When I was in Minneapolis, I checked ahead on my app to see how long it would take to get to a restaurant where I was meeting a friend for dinner. The answer: 20 minutes. Only when I went to leave for this engagement it was closer to the 5pm rush hour and the same app now said 38 minutes to travel the same distance. Yikes!

In my small town, it takes the same amount of time to go a mile no matter what time of day you are traveling. I never think about the time I am leaving or factor in traffic. “How long it takes” is a finite response, not variable. But in a big city, if I ask you “how long”, both 20 minutes and 40 minutes would be correct.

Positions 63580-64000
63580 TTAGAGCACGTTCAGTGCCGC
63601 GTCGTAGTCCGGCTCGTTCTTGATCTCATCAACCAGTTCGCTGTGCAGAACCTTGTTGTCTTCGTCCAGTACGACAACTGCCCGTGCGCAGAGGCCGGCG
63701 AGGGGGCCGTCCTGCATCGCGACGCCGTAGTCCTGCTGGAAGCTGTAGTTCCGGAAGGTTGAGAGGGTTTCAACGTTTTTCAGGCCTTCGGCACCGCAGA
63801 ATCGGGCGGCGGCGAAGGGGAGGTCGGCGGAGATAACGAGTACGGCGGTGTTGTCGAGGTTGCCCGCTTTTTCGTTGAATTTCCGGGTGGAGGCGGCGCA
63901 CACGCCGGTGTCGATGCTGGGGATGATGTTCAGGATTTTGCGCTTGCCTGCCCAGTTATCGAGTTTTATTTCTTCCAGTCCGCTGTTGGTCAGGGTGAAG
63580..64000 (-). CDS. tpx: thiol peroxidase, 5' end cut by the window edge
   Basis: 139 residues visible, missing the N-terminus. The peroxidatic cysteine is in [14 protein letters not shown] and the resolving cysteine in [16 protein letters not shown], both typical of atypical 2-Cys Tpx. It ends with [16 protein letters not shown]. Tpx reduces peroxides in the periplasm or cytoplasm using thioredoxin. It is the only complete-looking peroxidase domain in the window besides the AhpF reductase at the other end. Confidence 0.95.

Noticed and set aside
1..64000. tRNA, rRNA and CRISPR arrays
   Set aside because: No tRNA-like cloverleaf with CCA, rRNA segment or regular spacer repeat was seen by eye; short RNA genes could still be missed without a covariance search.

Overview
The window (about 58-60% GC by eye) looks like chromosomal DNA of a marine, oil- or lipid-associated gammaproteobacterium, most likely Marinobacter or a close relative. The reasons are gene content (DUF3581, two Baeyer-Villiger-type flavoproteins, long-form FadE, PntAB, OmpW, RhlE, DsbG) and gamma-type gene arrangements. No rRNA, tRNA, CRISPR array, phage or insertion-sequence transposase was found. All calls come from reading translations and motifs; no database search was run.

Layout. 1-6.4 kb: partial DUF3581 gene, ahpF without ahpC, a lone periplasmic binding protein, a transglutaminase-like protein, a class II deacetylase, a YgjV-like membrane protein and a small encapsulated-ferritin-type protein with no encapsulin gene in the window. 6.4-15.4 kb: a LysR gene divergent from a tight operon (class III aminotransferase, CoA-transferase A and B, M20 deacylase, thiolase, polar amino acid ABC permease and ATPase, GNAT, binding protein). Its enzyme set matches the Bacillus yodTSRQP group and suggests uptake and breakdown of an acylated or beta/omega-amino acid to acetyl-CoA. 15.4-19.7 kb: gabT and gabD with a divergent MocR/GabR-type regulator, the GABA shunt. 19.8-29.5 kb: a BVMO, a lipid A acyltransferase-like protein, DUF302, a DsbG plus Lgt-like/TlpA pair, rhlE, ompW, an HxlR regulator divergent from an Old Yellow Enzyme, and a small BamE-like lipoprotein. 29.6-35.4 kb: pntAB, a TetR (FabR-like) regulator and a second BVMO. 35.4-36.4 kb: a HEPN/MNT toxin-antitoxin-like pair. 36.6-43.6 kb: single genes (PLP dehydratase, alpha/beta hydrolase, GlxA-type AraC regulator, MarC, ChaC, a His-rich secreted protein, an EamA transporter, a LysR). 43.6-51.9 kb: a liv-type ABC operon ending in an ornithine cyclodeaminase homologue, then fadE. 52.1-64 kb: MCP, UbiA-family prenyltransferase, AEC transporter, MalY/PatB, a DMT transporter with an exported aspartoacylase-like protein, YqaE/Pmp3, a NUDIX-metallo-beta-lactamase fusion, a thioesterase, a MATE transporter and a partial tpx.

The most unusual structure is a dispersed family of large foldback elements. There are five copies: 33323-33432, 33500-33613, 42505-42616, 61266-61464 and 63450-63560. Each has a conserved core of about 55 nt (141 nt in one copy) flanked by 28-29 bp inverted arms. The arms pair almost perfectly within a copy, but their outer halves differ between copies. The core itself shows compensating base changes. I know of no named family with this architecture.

I think this simple example can serve as a model to help you express empathy. Instead of jumping in with an answer or thinking that you know what is correct, pause for a moment and consider the other person’s perspective. Are they leaving at Noon or 5pm? From a big city or a small town?

Everyone’s journey – whether literally or metaphorically – is influenced by their personal context.

 

About the Author leadership dots by dr. beth triplett

Dr. beth triplett is the owner of leadership dots, offering coaching, training and consulting for new supervisors. She also shares daily lessons on her leadershipdots blog. Her work is based on the leadership dots philosophy that change happens through the intentional connecting of small steps in the short term to the big picture in the long term.

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